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Museums, Art Galleries and Historical Sites

Gardner’s Photographic Sketchbook of the Civil War

Gardner's Photographic Sketchbook of the War

Gardner’s Photographic Sketchbook of the Civil War

This photograph by Timothy O’Sullivan shows a view of Union Army soldiers lined up in their morning guard mount in front of the camp. Behind the formation, soldiers are scattered among the tents and huts with the barrel chimneys, across the slope of the hill of the encampment. This photograph is titled Guard Mount, Head-Quarters Army of the Potomac and was one of the pictures in Gardner’s Photographic Sketch Book of the Civil War, Vol. II, American, 1865–1866.

Timothy H. O’Sullivan (1840 – 1882) was a photographer known for his work related to the American Civil War and the Western United States. He joined Alexander Gardner’s studio, where he had forty-four photographs published in the first Civil War photographs collection, Gardner’s Photographic Sketch Book of the War.

Gardner published a two-volume work, Gardner’s Photographic Sketch Book of the Civil War in 1866. Each volume contained 50 hand-mounted original prints. Included in the book were photographs of Abraham Lincoln, whom Gardner had photographed seven occasions while Lincoln was alive. Gardner also documented Lincoln’s funeral and was the only photographer allowed at the execution of the conspirators by hanging.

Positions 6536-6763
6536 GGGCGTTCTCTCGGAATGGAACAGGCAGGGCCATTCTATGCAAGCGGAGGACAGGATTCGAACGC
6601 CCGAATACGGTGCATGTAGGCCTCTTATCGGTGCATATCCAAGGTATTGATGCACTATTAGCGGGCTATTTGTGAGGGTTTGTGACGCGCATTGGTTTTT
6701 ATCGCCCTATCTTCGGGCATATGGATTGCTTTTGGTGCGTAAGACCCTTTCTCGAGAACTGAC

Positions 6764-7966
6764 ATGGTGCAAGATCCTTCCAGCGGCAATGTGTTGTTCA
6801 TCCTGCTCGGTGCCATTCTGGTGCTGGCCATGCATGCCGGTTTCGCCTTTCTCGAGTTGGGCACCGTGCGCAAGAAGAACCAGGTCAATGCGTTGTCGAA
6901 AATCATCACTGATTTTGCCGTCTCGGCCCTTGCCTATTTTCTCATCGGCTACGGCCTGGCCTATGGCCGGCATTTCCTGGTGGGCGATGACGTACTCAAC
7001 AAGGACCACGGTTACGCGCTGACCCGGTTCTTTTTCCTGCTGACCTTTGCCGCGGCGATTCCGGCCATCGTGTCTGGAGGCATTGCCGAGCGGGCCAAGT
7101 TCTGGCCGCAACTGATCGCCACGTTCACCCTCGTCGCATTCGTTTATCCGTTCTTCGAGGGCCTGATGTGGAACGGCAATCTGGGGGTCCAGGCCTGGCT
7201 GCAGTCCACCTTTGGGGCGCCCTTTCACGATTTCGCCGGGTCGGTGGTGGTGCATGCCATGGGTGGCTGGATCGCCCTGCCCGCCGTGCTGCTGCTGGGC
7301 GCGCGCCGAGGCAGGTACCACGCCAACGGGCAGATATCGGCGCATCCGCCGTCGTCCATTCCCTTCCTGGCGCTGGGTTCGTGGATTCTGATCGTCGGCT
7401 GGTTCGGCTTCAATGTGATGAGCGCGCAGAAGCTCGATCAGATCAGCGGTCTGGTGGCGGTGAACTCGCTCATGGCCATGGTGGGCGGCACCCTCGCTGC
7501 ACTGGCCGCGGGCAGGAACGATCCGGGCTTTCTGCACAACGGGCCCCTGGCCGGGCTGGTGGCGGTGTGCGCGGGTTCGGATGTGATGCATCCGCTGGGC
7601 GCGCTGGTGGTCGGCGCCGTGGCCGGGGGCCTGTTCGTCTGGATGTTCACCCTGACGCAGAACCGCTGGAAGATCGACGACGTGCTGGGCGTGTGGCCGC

During the American Civil War (1861-1865) and its aftermath over 7,000 different photographic views and portraits made were made.  Many of the images are represented by their original glass plate negatives. Photographers documented battlefields, soldiers’ activities and the destructive effects that the conflict had on people, cities and landscapes. By the time of the Civil War, photography was increasingly becoming professionalised. Journals and organisations dedicated to the medium helped legitimise a field that had been notoriously disreputable. While photographs captured the realities of war, photographers sometimes manipulated the scenes. The biggest collection of Civil War photographs and negatives belongs to the US Library of Congress.